Thursday, 27 December 2012

Chocolate covered Strawberries

My head is spinning as I adjust to a Southern Hemisphere Christmas. I have become accustomed to mulled wine, autumn's harvest of nuts, winter vegetables and steamed puddings. Not the bountiful summer fruits which I am faced with. In 35 degree heat, a hot Christmas pudding hardly seems appropriate. (don't worry I still forced myself to eat it)

So to freshen up our Christmas dessert, these chocolate covered strawberries graced our table along with the Christmas pudding, peppermint crisp tart, banoffee pie and ice cream.

*Note: It is very important to dry the strawberries well. The chocolate will not coat the strawberries if they are not well dried before you start dipping. Water repels chocolate and will cause the chocolate to seize, becoming a grainy, clumpy mess in the bowl. 


160g milk chocolate, chopped
60g white chocolate, chopped
450g strawberries with stems (about 20), washed and dried very well


Put the milk chocolate and white chocolate into two separate heatproof medium bowls.
Fill two medium saucepans with a couple inches of water and bring to a simmer over medium heat. Turn off the heat; set the bowls of chocolate over the water to melt. Stir until smooth.
Once the chocolates are melted and smooth, remove from the heat. Line a sheet pan with parchment or waxed paper. Holding the strawberry by the stem, dip the fruit into the milk chocolate, lift and twist slightly, letting any excess chocolate fall back into the bowl. Set the strawberry on the parchment paper. Repeat with the rest of the strawberries.

Dip a fork in the white chocolate and drizzle the white chocolate over the dipped strawberries.

Best eaten within 24 hrs. (not really a challenge)


Saturday, 22 December 2012

Borough Market

It's funny how you when you leave a place, you realise how much you enjoyed it.
Despite all it's shortcomings: the dodgy District Line which always had delays, packed public transport, miserable weather, carrying your brollie in your handbag all the time, escalator etiquette, please stand on the right! etc. But there are lots of good things, no great things like Borough Market. Oh my beloved Borough Market, how I miss thee.
I wanted to share a little of this wonderful place with you. It's difficult to decide where to start because this is the ultimate foodie destination in London. If you are a food loving tourist, you owe yourself a visit to this market while you are in London.

First things first, go with an empty stomach and wear comfortable shoes.
I arrive as early as possible, the first stop is Monmouth Coffee which opens at 7:30am. By arriving early, you are right there when the market opens at 9am. Then you can get great photographs without the crowd in the way and you can take your time sampling all the delicious food at it's freshest! I caffeine myself up and map out who and what I want to check out, using Borough market's very useful and printable interactive map online.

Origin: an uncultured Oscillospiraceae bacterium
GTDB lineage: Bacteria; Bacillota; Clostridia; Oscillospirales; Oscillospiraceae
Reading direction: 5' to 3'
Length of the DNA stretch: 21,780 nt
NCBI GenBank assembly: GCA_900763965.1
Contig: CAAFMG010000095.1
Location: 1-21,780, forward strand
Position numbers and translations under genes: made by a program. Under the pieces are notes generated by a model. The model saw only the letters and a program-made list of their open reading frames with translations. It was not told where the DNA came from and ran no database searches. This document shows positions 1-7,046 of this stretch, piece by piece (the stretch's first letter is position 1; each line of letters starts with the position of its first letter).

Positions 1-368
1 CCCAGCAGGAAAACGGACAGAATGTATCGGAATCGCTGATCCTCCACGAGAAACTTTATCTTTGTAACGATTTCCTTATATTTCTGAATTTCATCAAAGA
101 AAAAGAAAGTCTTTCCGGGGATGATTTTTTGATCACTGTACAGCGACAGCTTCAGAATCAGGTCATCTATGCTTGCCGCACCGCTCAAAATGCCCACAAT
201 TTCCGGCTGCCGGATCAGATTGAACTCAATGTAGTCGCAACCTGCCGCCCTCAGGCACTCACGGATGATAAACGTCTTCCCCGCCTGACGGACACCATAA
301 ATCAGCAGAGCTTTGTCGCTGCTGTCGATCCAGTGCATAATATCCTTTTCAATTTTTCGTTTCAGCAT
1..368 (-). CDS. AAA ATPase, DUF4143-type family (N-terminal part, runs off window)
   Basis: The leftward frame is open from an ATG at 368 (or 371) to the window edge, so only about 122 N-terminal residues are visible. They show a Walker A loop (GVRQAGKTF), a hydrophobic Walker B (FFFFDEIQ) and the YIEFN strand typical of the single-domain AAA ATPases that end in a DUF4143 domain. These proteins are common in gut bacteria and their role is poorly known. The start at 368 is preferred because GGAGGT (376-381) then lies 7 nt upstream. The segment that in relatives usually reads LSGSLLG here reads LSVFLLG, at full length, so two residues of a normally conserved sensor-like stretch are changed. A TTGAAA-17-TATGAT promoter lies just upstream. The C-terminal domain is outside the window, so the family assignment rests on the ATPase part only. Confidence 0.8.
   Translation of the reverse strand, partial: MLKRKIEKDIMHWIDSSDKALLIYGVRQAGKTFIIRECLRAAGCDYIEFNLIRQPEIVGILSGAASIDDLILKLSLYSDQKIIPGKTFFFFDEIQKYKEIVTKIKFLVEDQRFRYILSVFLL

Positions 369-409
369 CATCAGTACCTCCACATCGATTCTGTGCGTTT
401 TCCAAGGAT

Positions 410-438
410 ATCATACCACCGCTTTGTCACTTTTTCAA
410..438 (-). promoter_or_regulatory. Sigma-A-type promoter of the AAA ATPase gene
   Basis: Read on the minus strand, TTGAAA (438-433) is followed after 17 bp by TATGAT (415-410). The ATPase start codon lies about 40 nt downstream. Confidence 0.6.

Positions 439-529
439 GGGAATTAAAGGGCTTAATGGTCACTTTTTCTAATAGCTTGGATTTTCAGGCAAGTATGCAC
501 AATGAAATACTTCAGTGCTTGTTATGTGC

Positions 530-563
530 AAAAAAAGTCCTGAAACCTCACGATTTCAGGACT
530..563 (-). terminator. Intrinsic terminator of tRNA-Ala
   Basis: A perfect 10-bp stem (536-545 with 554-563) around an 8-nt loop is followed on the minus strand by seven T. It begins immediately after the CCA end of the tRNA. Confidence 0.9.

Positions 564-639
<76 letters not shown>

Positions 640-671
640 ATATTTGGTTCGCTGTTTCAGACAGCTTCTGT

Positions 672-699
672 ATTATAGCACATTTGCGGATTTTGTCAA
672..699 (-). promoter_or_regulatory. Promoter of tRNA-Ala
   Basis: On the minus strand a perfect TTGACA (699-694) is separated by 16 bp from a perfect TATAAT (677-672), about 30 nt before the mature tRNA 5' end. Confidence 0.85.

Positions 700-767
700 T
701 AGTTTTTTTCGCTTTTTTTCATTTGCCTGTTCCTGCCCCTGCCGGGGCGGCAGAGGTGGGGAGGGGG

Now the food, I won't go on endlessly about the array of stalls of fine and unusual foods. There is almost everything you can think of. Cheese lovers you are in trouble, the cheeses! I could go into a cheese coma. Baked items are too many to try, spices, fish, oysters, beer, drinks, mushrooms, fruits and vegetables. There is so, so much choice. Price wise I'd say it's above average but its definitely worth it. Take cash, it will be much easier.

On Saturdays the market gets packed, literally shoulder to shoulder. As I grow older my ability to cope with large crowds seems to be diminishing exponentially, so I try to be done just before the lunch time rush. Have an early lunch and take a stroll down the South Bank.
Yes, it gets crowded and touristy, but it's still amazing. Londoners enjoy this Aladdin's cave of wonders, and we tourists will have the privilege of plundering it occasionally. 

Wednesday, 12 December 2012

Jam Crumble Biscuits

It's been a while. A lot has happened since my last post. (which was 3 months ago, eek!)
It's not that I haven't been cooking. Boy, have I been cooking! I've recently completed the Essential Certificate, a professional cookery course at Leith's School of Food and Wine in West London, which I massively enjoyed. Will definitely post some of the recipes soon.

Then I moved countries. Bye bye London, England...Hello Durban, South Africa.
Packing up ones entire life, OK 9 years of it, it was still a daunting task. Boxes packed, car taken to the docks to be shipped, accounts closed, farewells said, last stroll along the South Bank and last Borough market visit (sob!) So you get why I haven't been blogging?
I knew you would.

A new chapter, a new city. Durban. My husband's family is from here. It's humid and hot, and don't even get me started on the rain! Seriously, we have had more rain in Durban in the last 6 weeks than I have had in an English summer. The thing about London is that we are organised for this kind of weather, Durban on the other hand, is not. South Africa is all about the great outdoors, so there are no indoor play centres. Spur? Wimpy? You can only eat so many R20 fry ups. What to do with a 2 and a half year old?